November 25 is the birthday for Poul Anderson (1926-2001). He is an important author in my life. I probably have more books by Anderson than any other science fiction author (Jack Vance is probably second).
Anderson wrote space opera, fantasy, humorous science fiction, mysteries, a little hard science fiction etc. He not only had breadth but also ability in just about anything he tried.
Poul Anderson’s fiction generally had an adventurous slant. You rarely read a bad Poul Anderson novel. I have called a portion of his fiction as “thinking man’s space opera.” I picked up some knowledge of astronomy and physics along the way reading his novels.
It may be a surprise but there are some unreprinted Poul Anderson stories in both pulp and digest magazines– “Goodbye, Atlantis!,” “The Virgin of Valkarion,” “The Long Return,” “War-Maid of Mars” etc. Enough easily for one if not two paperbacks.
I have been perplexed that “The Virgin of Valkarion” (Planet Stories, July 1951) has never been reprinted. Anderson wrote three disguised sword and sorcery stories for Planet Stories – “Virgin”, “Witch of the Demon Seas” ,” (January 1951 as “A.A. Craig”), and “Swordsman of Lost Terra” (November 1951). Two stories are set on other planets (“Virgin” and “Witch”), “Swordsman” in the far future on Earth. Substitute pseudo-science in place of sorcery but the feel is the same. I once read that Anderson did not want these early blood and thunder stories reprinted. Tracking down unreprinted Anderson is what started me on the path to collecting Planet Stories. Anderson uses a Nordic barbarian prototype for “Virgin” and “Witch.” “Swordsmen” uses a Celtic based culture in what the late Steve Tompkins called “a remarkable piece of cultural ventriloquism.”
Anderson wrote one of the top five fantasy novels of all time, The Broken Sword. This action filled, doom laden novel is one of the leanest novels you will ever read. Using the same sources as J. R. R. Tolkien, Anderson produced a novel than most authors would be willing to lose a finger to write. Anderson’s elves are not the Christian elves of Tolkien. They are cunning and act in their own interests.
“The Barbarian” is perhaps the first parody of sword and sorcery. It is a funny story.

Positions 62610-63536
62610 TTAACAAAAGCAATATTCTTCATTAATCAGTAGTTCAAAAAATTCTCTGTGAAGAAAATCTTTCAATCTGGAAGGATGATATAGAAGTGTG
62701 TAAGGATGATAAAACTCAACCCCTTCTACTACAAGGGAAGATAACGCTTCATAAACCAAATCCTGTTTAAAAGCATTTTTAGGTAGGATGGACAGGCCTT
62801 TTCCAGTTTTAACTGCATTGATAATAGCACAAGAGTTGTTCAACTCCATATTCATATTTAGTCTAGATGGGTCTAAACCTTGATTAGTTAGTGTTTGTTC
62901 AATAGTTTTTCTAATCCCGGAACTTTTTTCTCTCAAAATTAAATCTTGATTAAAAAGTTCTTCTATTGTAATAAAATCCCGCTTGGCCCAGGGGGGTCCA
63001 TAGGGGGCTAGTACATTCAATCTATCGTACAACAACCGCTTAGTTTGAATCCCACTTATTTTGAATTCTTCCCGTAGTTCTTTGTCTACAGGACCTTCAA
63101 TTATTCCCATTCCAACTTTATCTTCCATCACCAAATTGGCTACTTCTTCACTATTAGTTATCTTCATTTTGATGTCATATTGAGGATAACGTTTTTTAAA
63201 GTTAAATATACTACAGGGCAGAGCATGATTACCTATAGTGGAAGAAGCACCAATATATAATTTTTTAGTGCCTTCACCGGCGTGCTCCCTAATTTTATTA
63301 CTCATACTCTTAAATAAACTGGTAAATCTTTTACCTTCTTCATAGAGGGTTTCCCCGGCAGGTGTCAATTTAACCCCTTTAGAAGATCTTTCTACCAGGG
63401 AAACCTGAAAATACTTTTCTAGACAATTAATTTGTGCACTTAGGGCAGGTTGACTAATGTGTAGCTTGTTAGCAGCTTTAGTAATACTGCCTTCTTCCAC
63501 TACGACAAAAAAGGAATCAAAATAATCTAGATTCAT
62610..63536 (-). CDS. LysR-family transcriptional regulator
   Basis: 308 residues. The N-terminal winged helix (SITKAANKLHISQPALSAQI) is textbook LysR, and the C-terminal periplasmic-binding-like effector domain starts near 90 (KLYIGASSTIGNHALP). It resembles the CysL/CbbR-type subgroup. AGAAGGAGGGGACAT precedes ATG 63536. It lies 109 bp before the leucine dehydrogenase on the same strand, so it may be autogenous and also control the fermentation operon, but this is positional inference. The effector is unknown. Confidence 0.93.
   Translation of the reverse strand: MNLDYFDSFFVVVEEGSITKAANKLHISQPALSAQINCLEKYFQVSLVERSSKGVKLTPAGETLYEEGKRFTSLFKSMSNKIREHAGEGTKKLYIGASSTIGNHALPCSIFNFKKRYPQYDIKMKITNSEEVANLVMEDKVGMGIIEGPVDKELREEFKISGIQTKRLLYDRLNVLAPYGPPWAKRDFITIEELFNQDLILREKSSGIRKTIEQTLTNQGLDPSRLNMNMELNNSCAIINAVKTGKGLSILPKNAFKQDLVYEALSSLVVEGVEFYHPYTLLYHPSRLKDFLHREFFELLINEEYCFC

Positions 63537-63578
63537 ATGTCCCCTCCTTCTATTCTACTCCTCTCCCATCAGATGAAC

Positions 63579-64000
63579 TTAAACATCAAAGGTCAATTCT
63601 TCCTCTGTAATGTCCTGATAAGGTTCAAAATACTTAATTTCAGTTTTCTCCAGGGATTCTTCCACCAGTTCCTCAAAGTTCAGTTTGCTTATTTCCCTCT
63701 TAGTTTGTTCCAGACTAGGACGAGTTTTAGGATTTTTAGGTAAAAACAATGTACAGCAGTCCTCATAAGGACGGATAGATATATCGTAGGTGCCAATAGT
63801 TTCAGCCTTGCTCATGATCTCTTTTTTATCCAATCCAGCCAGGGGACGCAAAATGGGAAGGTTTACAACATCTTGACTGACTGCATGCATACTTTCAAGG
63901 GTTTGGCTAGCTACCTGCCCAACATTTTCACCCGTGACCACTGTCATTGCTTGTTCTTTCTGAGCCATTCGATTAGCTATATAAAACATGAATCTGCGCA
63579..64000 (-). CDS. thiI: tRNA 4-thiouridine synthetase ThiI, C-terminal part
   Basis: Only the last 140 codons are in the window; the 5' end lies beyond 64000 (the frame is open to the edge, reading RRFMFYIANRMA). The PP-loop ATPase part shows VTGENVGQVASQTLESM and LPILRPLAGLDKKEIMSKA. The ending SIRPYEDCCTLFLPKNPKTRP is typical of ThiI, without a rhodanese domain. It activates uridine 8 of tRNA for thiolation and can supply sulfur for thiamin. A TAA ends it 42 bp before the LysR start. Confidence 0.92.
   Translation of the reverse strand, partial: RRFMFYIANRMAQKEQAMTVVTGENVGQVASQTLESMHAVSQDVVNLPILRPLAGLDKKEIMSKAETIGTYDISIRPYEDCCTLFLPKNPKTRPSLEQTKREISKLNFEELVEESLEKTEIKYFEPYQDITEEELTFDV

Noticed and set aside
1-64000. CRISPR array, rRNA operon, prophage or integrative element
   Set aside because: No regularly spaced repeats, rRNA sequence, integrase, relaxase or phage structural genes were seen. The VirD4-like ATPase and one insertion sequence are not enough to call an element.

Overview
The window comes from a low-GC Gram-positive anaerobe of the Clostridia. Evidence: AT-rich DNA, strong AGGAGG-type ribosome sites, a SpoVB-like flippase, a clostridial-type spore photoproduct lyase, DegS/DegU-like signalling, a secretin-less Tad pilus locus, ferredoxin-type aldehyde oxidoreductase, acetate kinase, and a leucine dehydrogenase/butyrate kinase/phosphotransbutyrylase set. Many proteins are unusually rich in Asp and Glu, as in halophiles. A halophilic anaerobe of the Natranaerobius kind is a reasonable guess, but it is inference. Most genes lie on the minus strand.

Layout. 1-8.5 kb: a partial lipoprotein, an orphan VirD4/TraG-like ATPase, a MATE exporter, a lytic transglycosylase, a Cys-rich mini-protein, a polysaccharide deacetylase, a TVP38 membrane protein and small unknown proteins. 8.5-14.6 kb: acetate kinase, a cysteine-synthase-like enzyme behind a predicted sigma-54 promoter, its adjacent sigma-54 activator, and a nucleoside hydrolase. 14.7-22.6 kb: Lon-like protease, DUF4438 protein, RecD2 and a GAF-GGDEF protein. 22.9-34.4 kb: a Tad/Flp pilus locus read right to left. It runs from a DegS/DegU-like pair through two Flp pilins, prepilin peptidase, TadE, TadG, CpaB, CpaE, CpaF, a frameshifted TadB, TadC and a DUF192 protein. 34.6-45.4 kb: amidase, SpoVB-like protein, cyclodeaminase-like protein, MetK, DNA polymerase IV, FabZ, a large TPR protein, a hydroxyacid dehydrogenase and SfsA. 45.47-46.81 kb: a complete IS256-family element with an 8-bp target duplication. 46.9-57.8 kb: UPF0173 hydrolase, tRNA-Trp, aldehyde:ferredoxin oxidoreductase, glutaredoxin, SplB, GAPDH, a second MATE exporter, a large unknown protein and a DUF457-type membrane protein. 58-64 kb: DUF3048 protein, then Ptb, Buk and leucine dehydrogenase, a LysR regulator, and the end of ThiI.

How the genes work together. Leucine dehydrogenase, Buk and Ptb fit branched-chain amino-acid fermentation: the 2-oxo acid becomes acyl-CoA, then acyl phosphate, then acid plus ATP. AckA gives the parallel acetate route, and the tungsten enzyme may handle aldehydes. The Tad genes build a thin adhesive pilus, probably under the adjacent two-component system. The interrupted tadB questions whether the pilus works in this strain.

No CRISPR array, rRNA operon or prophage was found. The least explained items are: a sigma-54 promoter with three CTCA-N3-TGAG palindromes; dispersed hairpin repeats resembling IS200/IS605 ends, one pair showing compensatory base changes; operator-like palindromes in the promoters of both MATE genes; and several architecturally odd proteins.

The Polesotechnic League and the Terran Empire– Isaac Asimov created the galactic empire for his Foundation stories. He also managed to make the galactic empire boring. Anderson borrowed some glamour and dream dust from sword and sorcery and put it into his galactic empires. Dominic Flandry is one of my favorite science fiction characters. He is a science fiction James Bond but appeared a few years before James Bond.
The three Gunnar Heim stories make up the book The Star Fox and originally appeared in The Magazine of Fantasy & Science Fiction. The stories are less blood and thunder but still rousing science fiction adventure.
The Time Patrol series is a delight for those who love history. I have to say the alternate time line in “Delenda Est” where Hannibal beat Rome and Europe is Celtic dominated is appealing to me.
The Dancer From Atlantis is one of those disparate groups of people thrown together from rifts in the time stream.
We were fortunate in Anderson produced a classic again using Norse mythology late in his career, The War of the Gods. This is a novel worthy of setting on the shelf next to The Broken Sword. Unfortunately, Mother of Kings was not a classic. If you write about medieval Scandinavian noble women and their drama, it is not going to appeal so much to the XY chromosome set.
Instead, I will direct you to read Anderson’s historical adventure novels- The Golden Slave (Cimbri vs. Republican Rome), Rogue Sword (Grand Catalan Company in early 14th Century Byzantine Empire), and The Last Viking (Harald Hardrede). The historical details are impeccable in these books.
The posthumous story, “The Bog Sword” (The First Heroes, 2004) was Anderson back on top though with a story set in northern Europe at the beginning of the Iron Age.